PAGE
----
Re: [tcpm] draft-eggert-tcpm-historicize-00

Joe Touch <touch@isi.edu> Sun, 27 June 2010 18:51 UTC

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Date: Sun, 27 Jun 2010 11:51:16 -0700
From: Joe Touch <touch@isi.edu>
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Cc: tcpm@ietf.org, ananth@cisco.com, L.Wood@surrey.ac.uk
Subject: Re: [tcpm] draft-eggert-tcpm-historicize-00
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Hi, Anumita,

Biswas, Anumita wrote:
...
> I have heard only anecdotal evidence of a very large company doing very
> large copies of data (about a Tera Byte) across a local network and then
> finding bit corruptions in the data received on the other end - clearly
> the link CRC and the TCP 1s compl summation checksum failed to catch
> those errors. 

Well, that's the point. It's not so clear that the checks are what failed. It
could easily have been a bug in the implementation, or an error in the hardware
that corrupted data after it was received correctly. I.e., no matter how good
these checks, there are other ways in which data can be corrupted.

> In my own company, I have seen a case where a very large block (1460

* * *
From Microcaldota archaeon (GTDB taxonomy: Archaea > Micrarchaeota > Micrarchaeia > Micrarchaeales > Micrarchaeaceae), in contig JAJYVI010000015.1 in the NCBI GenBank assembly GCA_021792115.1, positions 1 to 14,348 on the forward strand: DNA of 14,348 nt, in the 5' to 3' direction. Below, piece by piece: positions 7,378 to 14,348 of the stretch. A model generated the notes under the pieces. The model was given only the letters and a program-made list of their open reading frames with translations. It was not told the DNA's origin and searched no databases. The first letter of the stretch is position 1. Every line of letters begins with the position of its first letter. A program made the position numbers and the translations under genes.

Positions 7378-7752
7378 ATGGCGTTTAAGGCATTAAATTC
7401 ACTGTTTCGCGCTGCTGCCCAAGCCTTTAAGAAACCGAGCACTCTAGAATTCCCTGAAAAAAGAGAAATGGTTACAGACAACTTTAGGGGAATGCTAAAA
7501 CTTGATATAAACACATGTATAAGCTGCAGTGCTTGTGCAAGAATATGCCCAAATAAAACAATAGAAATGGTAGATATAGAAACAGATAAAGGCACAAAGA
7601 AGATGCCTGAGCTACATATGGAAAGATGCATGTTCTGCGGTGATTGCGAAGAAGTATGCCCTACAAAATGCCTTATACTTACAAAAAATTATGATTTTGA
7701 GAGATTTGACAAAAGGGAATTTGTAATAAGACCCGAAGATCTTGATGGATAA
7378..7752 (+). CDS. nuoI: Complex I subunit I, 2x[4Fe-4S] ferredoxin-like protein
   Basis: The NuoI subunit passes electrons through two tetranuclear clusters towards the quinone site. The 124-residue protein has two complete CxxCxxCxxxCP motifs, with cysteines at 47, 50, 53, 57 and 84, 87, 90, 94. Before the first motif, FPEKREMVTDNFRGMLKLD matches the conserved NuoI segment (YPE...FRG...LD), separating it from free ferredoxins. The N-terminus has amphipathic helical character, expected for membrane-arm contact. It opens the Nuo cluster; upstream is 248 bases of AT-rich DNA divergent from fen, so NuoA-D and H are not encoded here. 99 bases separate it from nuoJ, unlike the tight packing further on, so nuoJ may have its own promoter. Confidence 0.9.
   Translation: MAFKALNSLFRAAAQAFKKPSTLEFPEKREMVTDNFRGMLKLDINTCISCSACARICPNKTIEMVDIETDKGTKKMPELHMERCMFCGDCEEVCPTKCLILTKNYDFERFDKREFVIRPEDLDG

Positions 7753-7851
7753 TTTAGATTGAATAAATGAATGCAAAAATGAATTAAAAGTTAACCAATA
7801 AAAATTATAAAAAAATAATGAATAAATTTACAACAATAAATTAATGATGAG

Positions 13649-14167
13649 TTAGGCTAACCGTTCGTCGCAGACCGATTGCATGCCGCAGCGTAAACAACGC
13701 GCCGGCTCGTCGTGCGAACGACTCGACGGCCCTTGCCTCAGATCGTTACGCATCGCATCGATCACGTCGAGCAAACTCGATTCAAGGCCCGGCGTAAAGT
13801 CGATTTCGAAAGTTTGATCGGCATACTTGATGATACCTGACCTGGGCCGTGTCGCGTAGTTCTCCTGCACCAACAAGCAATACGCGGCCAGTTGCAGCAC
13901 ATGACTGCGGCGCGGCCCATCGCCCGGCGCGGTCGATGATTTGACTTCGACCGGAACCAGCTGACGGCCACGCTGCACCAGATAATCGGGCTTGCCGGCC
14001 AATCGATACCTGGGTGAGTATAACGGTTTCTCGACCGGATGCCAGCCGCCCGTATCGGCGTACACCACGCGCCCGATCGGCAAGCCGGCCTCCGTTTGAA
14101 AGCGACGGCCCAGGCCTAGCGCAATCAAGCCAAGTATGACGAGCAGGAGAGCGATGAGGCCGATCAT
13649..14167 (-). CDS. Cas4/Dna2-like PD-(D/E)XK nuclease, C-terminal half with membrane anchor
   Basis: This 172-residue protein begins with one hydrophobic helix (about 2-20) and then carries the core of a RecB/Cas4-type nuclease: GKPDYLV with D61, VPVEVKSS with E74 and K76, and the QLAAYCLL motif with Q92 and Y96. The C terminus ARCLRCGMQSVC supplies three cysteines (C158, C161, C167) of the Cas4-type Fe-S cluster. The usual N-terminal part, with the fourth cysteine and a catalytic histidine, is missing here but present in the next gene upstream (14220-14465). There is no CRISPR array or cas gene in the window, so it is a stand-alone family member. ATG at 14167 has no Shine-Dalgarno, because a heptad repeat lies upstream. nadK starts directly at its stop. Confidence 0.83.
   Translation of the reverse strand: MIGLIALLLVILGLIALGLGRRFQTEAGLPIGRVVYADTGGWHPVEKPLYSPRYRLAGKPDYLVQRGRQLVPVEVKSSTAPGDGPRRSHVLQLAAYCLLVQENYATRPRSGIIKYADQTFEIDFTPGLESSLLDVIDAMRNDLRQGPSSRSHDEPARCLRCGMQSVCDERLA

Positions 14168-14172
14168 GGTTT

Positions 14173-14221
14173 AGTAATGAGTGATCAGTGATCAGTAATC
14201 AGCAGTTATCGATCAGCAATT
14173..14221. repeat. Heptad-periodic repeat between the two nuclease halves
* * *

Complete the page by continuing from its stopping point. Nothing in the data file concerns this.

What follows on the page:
> bytes - a packet size) of data was replaced and gone undetected and we
> could not root cause the problem - the problem just disappeared after
> showing up for a few weeks - but in this case, it is possible that the
> corruption occurred before the data was sent by TCP itself. 

Yes, that's my concern.

> So to me, to hinge whether we support a new TCP CRC based checksum or
> not, on practical experience in the wild, is probably not a safe
> approach. Ofcourse, if we had multiple proven examples of this in the
> wild, we'd feel more motivated to do this. 

I don't follow this logic. We have no measured evidence of this ever occurring.
The evidence we have to date is that the end system software is more likely the
problem.

Everything so far points to the need for an application protocol check, i.e., a
final, total transfer checksum on each large transaction (i.e., the whole file).
That was one conclusion of the 2000 paper, FWIW.

> Also, I am more worried about packet sizes greater than 1500 bytes -
> where the Ethernet CRC checksum becomes weaker. Typical ethernet MTUs
> across the internet does not exceed 1500 bytes today - so right now, the
> problem scope is limited to Data Centers and other such local LANs where
> the end to end PMTU is greater than 1500 bytes.

That should be verifiable. Then again, if the CRC32 fails on jumboframes, why
would adding CRC16 at TCP help? other than the fact that it's a 'different' sum?
 Your argument suggests that such data centers need different *ethernet*
checksums, not different TCP ones. Then the data centers can leverage - and
reuse - that where necessary.

Joe